Funds investing in UK companies have been hit by the worst year since 2007, as investments have suffered at the hands of turbulent markets.
Data from Morningstar indicates just 21 per cent of the UK’s actively-managed funds outpaced the markets this year.
This is a steep decline from last year when 72 per cent outperformed the markets.
Many British companies have fallen victim to the UK’s decision to depart from the European Union, with domestically-focused companies being hardest hit by hesitant investors.
Data shows that even during 2008, when the financial crisis shook the markets, 36 per cent of UK funds outperformed.
In 2007, outperformance slumped as low as 32 per cent.
Jonathan Miller, UK director of manager research at Morningstar, said there are two main reasons that explain this year’s underperformance: An overweight position in smaller companies, which suffered during the Brexit vote, combined with a large cap surge in the week or so after the vote.
Mr Miller pointed to the 11 per cent outperformance from large caps versus mid caps in June, which is the largest monthly relative gain since the mid cap index was launched around 25 years ago.
“That one month goes a long way to explaining the outcome we’ve seen,” he said.
Philip Milton, managing director of Philip J Milton & Company, said these figures were “amazing” in some respects, saying this has been a "phenomenal year" for his clients.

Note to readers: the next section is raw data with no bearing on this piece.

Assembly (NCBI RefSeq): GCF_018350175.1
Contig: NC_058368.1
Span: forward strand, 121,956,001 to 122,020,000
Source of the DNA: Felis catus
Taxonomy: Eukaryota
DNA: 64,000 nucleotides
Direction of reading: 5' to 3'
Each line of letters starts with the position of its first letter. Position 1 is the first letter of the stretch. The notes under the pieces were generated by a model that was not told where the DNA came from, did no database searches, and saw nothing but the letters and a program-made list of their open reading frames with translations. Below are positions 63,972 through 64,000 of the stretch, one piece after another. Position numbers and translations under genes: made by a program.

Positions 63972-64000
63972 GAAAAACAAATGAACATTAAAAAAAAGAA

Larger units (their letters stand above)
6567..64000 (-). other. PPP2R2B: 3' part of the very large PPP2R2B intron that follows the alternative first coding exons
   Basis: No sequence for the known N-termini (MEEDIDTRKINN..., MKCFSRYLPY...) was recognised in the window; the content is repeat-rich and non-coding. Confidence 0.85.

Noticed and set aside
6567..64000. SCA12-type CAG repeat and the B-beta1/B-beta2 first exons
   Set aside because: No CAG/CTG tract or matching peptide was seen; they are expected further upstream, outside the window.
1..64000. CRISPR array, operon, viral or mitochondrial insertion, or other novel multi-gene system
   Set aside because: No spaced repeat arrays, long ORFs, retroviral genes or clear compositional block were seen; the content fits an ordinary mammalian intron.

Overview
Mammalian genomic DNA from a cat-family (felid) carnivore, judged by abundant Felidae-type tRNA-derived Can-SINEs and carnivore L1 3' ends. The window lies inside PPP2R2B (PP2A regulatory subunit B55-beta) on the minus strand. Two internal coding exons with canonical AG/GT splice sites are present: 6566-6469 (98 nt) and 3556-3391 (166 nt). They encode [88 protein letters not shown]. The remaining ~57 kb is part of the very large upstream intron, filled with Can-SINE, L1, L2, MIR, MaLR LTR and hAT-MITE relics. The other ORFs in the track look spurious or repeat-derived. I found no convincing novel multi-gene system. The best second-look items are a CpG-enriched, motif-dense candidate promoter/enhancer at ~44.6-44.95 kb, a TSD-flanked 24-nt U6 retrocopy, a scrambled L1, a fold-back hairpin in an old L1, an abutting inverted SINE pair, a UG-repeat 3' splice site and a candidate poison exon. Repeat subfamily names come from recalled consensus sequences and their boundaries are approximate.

He said fund groups “believed their own spin” about the fears for 2016, frightening themselves over the Brexit vote uncertainty, and ended up holding too much in cash and secure assets, rather than investing in UK stocks with overseas’ earnings.
“As good, old-fashioned fundamental value-based investors, we bought more and more of the sectors as the prices fell,” Mr Milton said, adding his overweight in non-sterling assets gave portfolios a dramatic boost as the values rocketed.
Peter Lowman, chief investment officer at the Investment Quorum, said: “Indeed if you look at the top performing fund to the worst over a rolling one year there is over a 50 per cent difference in performance levels.”
However, he said it is important to look at performance over a longer time frame than a year.
“As asset allocators we do have exposure to UK-focused funds; what is very clear is that we are entering a new paradigm, and what you held in the last decade, might not necessarily work over the next.
“Certainly we are now nearer the end of loose monetary policies, and low inflation, and over the next few years we will experience higher interest rates and inflation coupled with a change of political demographics.
He said it is likely stock pickers will be “back in vogue” over the next few years, with concentrated portfolios holding between 30 to 40 stocks.
Alex Reynolds, IFA at Advies Private Clients, said: “Brexit has made investing more difficult this year and perhaps there have been too many bold calls on what might happen to markets post Brexit which never materialised.